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NO LONG-TERM UNAUTHORISED MOORING ON THAMES

  • Badger
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8 months 2 weeks ago #343 by Badger
A landmark judgement today (8 November 2016) at Kingston County Court confirmed that the navigation licence fee payable by boat owners relates only to the right to pass along the River Thames, including anchoring or mooring for a reasonable time to facilitate passage. It gives no right to long term or permanent mooring.

Two cases of trespass were brought by the Environment Agency against Alastair Trotman, owner of the so-called “Slumboat” currently moored just downstream of Molesey Lock and three other boats illegally moored upstream of Teddington Lock. In both cases the court granted possession orders to the Environment Agency as owner of the sites in question.

This means that Mr Trotman is obliged to move the vessels immediately. In the case of “Slumboat”, this is a barge with no engine and the judge ruled that for reasons of safety officers of the EA escort the defendant while it is removed, given the complexities of tides and currents. The logistics will be negotiated between the EA and Mr Trotman.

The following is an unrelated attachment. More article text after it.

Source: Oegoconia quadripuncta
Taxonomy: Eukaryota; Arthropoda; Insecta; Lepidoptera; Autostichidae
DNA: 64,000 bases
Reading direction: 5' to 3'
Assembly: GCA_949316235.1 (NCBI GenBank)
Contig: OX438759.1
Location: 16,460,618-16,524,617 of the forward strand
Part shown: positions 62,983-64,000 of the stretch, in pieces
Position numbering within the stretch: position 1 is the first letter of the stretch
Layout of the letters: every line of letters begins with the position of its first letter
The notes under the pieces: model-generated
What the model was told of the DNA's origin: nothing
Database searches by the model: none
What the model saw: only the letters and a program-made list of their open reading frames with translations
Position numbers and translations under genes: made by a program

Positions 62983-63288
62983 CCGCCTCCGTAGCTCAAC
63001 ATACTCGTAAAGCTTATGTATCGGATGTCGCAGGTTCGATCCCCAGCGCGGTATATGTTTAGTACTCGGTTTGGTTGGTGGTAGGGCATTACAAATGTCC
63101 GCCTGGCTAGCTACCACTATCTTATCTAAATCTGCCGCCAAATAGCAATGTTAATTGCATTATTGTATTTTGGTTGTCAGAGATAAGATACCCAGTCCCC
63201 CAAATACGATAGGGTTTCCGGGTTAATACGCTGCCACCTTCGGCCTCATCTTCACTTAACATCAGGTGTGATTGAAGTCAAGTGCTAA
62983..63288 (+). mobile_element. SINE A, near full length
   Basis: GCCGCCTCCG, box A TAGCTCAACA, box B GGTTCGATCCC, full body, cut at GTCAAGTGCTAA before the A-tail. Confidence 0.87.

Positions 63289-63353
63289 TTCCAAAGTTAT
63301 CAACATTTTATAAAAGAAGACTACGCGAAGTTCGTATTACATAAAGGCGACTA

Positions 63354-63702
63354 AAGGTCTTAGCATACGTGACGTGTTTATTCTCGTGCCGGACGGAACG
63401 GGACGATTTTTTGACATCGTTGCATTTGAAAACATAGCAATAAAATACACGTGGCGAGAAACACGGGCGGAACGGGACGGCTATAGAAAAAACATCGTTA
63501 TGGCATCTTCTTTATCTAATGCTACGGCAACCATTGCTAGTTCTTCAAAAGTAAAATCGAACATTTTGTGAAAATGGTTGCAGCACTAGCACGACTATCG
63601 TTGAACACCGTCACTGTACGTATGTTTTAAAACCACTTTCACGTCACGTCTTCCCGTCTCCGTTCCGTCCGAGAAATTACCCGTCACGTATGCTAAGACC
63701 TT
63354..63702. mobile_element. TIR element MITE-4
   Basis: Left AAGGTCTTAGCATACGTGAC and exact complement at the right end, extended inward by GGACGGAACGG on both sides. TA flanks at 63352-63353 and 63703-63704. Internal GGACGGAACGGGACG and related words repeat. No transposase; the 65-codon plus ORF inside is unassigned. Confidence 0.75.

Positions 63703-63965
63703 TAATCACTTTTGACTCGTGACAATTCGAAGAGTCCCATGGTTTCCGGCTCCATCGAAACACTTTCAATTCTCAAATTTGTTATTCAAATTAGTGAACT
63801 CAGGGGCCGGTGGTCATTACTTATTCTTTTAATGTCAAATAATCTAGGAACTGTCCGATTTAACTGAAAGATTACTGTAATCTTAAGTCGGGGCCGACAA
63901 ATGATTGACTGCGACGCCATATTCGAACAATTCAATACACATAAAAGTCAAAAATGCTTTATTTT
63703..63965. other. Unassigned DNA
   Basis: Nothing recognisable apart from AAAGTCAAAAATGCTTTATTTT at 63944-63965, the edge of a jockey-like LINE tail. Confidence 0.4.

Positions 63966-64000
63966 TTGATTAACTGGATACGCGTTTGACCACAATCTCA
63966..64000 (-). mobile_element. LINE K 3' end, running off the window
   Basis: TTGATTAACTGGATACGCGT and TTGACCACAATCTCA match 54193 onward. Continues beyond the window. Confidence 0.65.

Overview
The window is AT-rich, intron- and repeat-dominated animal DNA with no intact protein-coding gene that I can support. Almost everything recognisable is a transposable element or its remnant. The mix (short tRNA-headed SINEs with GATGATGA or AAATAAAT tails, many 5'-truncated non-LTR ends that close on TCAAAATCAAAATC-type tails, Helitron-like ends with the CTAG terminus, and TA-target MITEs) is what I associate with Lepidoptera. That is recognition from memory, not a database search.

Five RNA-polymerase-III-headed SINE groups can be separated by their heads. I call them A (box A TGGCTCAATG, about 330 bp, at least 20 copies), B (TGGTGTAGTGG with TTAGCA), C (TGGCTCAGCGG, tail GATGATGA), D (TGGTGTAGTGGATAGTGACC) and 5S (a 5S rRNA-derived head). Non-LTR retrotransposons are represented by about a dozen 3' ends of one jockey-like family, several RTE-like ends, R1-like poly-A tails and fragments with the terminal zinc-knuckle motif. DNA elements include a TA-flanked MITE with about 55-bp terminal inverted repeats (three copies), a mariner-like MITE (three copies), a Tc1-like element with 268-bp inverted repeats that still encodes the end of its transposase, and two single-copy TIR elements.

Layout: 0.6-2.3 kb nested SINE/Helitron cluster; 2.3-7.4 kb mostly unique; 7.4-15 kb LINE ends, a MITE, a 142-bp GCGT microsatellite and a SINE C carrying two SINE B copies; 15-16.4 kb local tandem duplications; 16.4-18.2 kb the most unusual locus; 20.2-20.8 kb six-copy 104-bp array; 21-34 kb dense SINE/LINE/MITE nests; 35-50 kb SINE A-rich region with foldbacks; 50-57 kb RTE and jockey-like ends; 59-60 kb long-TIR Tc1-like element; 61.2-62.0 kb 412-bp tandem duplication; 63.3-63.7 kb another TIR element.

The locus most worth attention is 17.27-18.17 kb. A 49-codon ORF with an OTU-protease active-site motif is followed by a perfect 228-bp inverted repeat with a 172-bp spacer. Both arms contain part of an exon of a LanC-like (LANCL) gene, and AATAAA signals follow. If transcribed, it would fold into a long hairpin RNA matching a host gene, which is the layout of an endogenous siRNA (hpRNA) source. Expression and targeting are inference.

The original “Slumboat” summons related to trespass on land alongside houses in Hampton Court Crescent and the adjacent Octagon head office. Having been issued with the summons Mr Trotman pulled “Slumboat” downstream on 3 November to the lock entrance area and subsequently through the lock to its present position near the boat hire business. Last weekend he manhandled his supply vessels through the lock also.
In court the EA pointed out that this was a move of only some 100 metres and the judge allowed the reference on the possession notice to be altered to the present location.
Mr Trotman’s main defence was that the EA is not a freeholder and therefore cannot bring a case of trespass. He argued that public bodies do not have access to common law and only have the statutory powers they are given by the state. This was dismissed by the judge who said that Land Registry documents show the EA to have title absolute over the lands in question and have the same rights of protection from trespass as any other landowner.
The defendant also argued that to bring a case of trespass the EA must show that it requires the land back “for its exclusive possession” but again the judge ruled this irrelevant. She also dismissed the argument that the navigation licence gives a long-term right to moor.

Mr Trotman asked for leave to appeal the County Court’s judgement but this was refused. He was ordered to pay court costs for each case, amounting to £710 in all, to be paid by 29 November.